A Blyth's Reed Warbler was trapped and ringed on Fair Isle on 20th; it was still present there on 22nd when another was trapped on North Ronaldsay, Orkney. In Shetland, both of last week's Western Bonelli's Warblers were last seen on 18th, while another was discovered at Galley Head, Co Cork, on 17th. The Eastern Olivaceous Warbler was also still on Whalsay on 16th and the Arctic Warbler last seen at Skateraw, Lothian, that day; a Greenish Warbler was also discovered on Sanday, Orkney, on 16th. In East Yorkshire the male Eastern Subalpine Warbler reappeared at Flamborough Head, E Yorks, on 18–19th after last being seen there on 1st.
Rather typically for the second half of September, Icterine Warbler numbers have dropped right off and just two were seen this week: on Whalsay on 16th and another at Garinish Point, Co Cork, on 19th. Around 20 Barred Warblers were seen, with peaks of two at several Shetland sites, while Melodious Warblers were geographically predictable at St Mary's, Scilly, and Mizen Head, Co Cork.
Another strong pulse of Yellow-browed Warblers came on 21st, Fair Isle bagging an amazing record count of 53 and North Ronaldsay following with 31. Elsewhere 18 were in the Sumburgh area alone and it's difficult to speculate just how many must have arrived across the archipelago that day — an update on the Nature in Shetland website included over 125 on 22nd, excluding Fair Isle!
Last week's Woodchat Shrike was last seen at Nosterfield, N Yorks, on 19th. Around 10 Red-backed Shrikes included a showy bird at Kelling, Norfolk, on 16–17th and another at Old Head of Kinsale, Co Cork, on those dates. Red-breasted Flycatchers were difficult to come by: aside from a handful in Shetland and one on North Ronaldsay, the only records were from the Farne Islands, Northumberland, on 17th and Uwchmynydd, Gwynedd, from 20th. The adult Rose-coloured Starling remained on Islay on 16th, while juveniles were on Guernsey and St Agnes, Scilly, on 16th and 17th respectively.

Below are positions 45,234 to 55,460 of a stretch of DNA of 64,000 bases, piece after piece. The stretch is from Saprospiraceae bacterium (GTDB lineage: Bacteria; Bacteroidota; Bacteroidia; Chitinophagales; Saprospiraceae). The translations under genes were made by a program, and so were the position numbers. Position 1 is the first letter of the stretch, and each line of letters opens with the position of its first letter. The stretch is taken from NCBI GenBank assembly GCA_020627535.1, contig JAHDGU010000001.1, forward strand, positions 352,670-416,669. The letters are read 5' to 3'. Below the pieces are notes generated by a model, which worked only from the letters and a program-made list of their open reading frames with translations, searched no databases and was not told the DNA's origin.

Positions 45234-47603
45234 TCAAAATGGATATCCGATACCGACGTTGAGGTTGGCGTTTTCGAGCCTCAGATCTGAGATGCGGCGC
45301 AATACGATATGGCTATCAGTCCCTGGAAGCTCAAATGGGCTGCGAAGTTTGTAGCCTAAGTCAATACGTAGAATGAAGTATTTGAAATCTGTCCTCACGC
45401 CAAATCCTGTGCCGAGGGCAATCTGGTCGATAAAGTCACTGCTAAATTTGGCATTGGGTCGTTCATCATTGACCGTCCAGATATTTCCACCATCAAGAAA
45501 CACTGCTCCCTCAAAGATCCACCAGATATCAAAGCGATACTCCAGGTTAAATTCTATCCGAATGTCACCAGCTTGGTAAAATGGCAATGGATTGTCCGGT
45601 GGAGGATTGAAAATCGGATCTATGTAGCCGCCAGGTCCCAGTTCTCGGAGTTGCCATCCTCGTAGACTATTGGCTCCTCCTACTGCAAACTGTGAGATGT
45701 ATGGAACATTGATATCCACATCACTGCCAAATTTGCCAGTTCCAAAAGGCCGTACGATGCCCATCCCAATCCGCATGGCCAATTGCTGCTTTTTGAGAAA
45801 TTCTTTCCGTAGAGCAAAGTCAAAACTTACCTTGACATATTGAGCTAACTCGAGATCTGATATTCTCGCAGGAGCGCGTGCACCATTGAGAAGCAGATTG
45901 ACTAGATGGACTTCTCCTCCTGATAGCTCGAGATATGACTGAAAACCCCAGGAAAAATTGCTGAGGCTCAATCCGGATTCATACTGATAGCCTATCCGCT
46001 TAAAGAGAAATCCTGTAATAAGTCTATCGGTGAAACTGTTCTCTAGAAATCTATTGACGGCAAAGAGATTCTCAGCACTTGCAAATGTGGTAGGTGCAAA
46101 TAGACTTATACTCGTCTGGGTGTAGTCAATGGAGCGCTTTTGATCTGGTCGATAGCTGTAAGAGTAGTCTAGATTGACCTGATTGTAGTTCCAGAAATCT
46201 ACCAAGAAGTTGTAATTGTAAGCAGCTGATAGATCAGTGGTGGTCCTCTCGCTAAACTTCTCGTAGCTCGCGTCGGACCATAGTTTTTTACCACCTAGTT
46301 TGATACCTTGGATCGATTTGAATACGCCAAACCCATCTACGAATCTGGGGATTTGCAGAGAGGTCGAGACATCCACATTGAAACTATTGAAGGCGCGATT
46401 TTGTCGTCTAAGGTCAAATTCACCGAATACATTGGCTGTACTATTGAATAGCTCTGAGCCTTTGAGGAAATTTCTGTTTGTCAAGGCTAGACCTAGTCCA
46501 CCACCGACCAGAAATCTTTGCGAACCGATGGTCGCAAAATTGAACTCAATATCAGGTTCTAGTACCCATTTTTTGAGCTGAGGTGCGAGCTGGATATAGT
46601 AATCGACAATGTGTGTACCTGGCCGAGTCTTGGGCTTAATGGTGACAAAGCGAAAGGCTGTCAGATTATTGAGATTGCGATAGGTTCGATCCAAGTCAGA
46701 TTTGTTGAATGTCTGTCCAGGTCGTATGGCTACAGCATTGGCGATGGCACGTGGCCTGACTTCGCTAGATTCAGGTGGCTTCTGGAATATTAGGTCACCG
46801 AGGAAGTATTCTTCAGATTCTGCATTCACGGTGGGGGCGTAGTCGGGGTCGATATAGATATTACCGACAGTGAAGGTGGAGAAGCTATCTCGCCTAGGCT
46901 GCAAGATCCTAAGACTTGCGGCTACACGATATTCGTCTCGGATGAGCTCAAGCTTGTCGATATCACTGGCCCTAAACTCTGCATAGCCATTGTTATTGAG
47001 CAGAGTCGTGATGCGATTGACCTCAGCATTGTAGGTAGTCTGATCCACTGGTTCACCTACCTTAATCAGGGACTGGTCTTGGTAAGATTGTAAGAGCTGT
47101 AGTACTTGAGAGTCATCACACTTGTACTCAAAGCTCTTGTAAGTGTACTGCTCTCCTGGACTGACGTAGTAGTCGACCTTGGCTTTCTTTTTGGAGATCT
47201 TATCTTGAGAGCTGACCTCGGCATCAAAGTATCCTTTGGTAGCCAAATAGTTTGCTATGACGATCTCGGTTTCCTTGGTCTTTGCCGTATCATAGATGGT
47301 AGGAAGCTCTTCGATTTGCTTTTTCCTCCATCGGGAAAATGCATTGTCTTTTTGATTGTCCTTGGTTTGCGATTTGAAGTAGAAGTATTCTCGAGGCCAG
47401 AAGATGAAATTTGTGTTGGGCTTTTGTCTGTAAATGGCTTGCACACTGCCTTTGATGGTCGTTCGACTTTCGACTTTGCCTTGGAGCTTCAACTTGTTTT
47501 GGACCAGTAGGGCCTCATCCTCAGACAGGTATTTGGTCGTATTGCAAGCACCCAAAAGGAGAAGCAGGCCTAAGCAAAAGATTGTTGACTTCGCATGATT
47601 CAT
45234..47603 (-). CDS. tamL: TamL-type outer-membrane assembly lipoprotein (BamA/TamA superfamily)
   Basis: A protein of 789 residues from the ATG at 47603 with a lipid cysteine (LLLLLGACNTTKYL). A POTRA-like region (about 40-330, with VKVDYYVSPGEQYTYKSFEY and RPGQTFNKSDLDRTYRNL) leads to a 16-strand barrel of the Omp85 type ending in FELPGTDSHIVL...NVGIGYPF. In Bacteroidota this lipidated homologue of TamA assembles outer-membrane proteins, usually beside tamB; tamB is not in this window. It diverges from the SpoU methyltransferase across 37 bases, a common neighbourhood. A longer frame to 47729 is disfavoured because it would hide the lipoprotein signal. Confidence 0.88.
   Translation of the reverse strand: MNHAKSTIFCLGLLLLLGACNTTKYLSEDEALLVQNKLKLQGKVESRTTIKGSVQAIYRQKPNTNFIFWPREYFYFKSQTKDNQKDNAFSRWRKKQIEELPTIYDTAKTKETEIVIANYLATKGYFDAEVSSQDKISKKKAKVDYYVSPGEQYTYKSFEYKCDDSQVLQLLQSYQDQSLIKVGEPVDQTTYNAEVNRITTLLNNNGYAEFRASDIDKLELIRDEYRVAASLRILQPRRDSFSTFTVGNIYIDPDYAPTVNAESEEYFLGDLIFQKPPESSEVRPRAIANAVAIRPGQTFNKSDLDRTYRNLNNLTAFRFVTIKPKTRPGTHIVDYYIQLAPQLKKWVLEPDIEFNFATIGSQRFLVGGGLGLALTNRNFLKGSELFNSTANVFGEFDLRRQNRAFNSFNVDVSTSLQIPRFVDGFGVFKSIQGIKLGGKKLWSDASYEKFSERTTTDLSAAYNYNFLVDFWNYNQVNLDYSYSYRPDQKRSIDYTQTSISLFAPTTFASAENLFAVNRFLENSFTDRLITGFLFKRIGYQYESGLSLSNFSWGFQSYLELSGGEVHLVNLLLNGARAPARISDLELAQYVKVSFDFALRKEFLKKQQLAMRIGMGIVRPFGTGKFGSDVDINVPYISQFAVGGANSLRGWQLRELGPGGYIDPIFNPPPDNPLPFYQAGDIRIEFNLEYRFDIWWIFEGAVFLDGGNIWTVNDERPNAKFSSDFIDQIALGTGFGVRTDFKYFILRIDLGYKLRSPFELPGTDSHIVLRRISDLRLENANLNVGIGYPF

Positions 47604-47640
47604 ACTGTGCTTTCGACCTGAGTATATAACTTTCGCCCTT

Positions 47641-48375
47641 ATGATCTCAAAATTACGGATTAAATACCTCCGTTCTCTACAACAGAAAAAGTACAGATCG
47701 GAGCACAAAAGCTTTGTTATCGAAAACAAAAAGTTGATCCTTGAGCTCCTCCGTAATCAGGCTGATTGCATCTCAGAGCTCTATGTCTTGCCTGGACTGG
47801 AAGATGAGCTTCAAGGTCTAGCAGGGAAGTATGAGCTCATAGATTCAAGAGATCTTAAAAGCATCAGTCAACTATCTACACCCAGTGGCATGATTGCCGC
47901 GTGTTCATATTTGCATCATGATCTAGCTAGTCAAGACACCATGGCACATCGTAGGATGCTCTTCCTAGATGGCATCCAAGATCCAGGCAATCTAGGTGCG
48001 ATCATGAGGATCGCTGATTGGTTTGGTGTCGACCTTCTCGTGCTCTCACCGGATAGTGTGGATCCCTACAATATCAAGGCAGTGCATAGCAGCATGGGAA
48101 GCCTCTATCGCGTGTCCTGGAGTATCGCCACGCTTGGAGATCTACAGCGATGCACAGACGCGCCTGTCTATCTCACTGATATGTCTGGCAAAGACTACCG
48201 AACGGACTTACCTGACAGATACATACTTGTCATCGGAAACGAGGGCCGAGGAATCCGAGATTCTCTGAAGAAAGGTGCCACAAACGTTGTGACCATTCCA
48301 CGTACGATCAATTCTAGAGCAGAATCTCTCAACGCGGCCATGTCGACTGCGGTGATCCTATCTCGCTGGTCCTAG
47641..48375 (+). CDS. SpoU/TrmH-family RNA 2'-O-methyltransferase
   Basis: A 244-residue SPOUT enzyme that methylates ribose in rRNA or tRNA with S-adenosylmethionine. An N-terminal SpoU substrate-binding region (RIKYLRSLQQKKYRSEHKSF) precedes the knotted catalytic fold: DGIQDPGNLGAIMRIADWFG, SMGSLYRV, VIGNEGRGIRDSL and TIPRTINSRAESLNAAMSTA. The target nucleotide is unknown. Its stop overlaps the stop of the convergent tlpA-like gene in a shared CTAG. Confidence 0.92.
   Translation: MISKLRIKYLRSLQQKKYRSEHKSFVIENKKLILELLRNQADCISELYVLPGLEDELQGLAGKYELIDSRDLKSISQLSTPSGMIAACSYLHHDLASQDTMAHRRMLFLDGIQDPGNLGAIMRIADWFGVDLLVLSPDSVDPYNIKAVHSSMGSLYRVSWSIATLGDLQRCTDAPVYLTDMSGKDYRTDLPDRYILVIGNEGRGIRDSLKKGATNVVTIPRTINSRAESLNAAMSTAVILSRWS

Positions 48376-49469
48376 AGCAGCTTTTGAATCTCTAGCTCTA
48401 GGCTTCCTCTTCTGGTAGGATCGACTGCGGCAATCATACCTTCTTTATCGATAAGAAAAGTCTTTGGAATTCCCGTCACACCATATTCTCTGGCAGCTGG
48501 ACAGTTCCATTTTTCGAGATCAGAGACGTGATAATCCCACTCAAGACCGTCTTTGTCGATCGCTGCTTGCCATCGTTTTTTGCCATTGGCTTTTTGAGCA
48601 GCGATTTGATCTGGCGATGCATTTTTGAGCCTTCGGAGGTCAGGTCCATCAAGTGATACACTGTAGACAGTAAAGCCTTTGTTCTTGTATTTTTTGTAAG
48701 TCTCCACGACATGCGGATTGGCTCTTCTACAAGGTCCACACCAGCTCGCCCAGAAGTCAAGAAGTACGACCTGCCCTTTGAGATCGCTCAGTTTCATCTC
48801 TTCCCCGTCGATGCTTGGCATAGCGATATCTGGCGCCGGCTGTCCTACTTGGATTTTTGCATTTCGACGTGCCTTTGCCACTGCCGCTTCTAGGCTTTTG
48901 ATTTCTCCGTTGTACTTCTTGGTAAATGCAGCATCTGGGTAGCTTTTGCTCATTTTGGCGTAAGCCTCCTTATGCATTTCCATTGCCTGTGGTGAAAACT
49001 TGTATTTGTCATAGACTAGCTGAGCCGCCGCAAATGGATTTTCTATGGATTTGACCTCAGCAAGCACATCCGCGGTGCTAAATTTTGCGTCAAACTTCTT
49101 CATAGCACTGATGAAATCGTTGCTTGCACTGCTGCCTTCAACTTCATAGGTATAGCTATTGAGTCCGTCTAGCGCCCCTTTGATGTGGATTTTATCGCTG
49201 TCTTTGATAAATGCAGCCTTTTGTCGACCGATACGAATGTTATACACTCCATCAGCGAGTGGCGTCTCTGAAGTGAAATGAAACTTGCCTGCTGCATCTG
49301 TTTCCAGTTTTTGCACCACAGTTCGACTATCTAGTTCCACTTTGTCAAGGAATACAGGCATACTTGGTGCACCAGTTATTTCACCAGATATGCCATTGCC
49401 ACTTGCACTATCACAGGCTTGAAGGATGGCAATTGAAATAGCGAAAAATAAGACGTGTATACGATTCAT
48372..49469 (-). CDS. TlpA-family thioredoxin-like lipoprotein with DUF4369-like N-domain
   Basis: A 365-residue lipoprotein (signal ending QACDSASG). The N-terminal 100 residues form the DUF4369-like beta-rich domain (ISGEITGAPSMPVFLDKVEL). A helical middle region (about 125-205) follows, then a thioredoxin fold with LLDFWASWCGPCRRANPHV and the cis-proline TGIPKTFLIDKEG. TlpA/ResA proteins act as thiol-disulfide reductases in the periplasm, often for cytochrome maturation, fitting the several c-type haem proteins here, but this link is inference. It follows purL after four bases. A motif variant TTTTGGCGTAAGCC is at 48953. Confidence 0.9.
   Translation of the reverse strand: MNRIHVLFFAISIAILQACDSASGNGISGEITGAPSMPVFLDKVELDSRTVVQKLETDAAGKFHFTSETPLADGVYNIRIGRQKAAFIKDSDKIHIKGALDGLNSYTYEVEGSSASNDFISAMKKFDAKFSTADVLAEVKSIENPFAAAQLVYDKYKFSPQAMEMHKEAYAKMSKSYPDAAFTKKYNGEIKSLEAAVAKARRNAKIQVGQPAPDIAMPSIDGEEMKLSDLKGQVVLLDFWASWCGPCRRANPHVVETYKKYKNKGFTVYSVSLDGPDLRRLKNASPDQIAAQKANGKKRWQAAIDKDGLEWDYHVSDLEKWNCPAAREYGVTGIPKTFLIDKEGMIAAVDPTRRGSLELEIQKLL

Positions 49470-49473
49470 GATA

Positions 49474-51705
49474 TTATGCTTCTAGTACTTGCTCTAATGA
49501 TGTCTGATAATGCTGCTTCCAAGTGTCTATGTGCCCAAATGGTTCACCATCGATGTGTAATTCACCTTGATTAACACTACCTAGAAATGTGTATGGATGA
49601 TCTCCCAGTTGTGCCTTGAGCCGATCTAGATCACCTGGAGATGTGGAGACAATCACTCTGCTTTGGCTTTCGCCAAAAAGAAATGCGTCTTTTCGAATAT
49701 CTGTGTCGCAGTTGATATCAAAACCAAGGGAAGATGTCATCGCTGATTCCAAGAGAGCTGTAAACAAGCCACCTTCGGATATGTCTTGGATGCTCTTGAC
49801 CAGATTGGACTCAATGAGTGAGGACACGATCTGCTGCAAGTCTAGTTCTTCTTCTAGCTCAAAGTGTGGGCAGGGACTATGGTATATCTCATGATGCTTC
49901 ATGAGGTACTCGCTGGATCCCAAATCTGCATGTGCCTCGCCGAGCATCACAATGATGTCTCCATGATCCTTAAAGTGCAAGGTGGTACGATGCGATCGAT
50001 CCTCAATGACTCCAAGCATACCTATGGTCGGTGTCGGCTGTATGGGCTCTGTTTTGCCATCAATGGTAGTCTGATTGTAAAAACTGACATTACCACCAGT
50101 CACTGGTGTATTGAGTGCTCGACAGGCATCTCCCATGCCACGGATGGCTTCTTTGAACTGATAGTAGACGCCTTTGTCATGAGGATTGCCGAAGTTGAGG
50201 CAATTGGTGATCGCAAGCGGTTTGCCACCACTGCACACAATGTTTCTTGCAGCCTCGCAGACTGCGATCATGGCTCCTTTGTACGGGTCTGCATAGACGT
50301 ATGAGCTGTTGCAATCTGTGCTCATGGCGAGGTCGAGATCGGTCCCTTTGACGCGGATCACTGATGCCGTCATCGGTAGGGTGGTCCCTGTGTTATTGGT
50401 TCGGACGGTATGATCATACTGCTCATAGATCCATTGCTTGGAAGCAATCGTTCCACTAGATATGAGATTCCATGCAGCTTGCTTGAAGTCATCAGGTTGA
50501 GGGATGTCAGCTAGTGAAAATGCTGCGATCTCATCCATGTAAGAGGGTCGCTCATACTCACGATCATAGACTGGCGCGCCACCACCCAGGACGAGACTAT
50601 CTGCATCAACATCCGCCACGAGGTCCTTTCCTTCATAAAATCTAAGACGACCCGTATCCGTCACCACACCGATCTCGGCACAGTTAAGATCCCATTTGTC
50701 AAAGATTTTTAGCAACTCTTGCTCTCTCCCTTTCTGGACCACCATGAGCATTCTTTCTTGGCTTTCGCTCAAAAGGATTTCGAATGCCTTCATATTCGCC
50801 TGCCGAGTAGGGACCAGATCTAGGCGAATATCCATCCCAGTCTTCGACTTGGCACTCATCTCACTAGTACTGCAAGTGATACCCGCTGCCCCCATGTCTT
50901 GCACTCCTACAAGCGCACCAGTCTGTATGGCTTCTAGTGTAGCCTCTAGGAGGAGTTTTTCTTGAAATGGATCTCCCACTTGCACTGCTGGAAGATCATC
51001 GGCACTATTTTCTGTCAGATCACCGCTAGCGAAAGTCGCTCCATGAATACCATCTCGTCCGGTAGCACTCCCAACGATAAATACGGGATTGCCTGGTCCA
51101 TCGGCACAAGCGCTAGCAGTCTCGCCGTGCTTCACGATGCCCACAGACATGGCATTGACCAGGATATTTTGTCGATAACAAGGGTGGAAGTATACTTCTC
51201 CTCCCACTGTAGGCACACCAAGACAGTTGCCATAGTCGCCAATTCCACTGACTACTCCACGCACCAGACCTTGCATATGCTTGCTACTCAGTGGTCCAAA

The only Common Rosefinch record away from the Northern Isles concerned the continuing bird on Tory Island, Co Donegal, to 19th; the peak count was of three on Fair Isle on 21st. Two elusive Little Buntings were at Sumburgh, Shetland, on 21–22nd and a third was on Out Skerries on the latter date. A Rustic Bunting was on Foula from 20th, while two Ortolans were on Bryher, Scilly, on 19th and another remained on Lundy, Devon, to 16th.
Western Palearctic news
An American Redstart was an excellent find on Faial, Azores, on 19th, and was still showing well in tamarisks at Porto Pim to 22nd. Elsewhere in the archipelago a Hudsonian Whimbrel remained on Terceira. In France a Caspian Plover was frequenting fields near Ruan, north of Orléans, throughout the week after having been found back on 11th. The bird was with Northern Lapwings and isn't all that far from Britain ... how welcome it would be over here!
American Redstart, Faial, Azores (Photo: Rob Sandham)
Portugal's first mainland Red-billed Tropicbird at Peniche on 22nd was co-found by BirdGuides news team member David Campbell as he was taking part in the Peniche Seabird Count, while the Black-browed Albatross relieved nervous Western Palearctic birders when it was reported from a ferry north of Hirtshals on 20th; this is the first report since its run-in with a pair of White-tailed Eagles.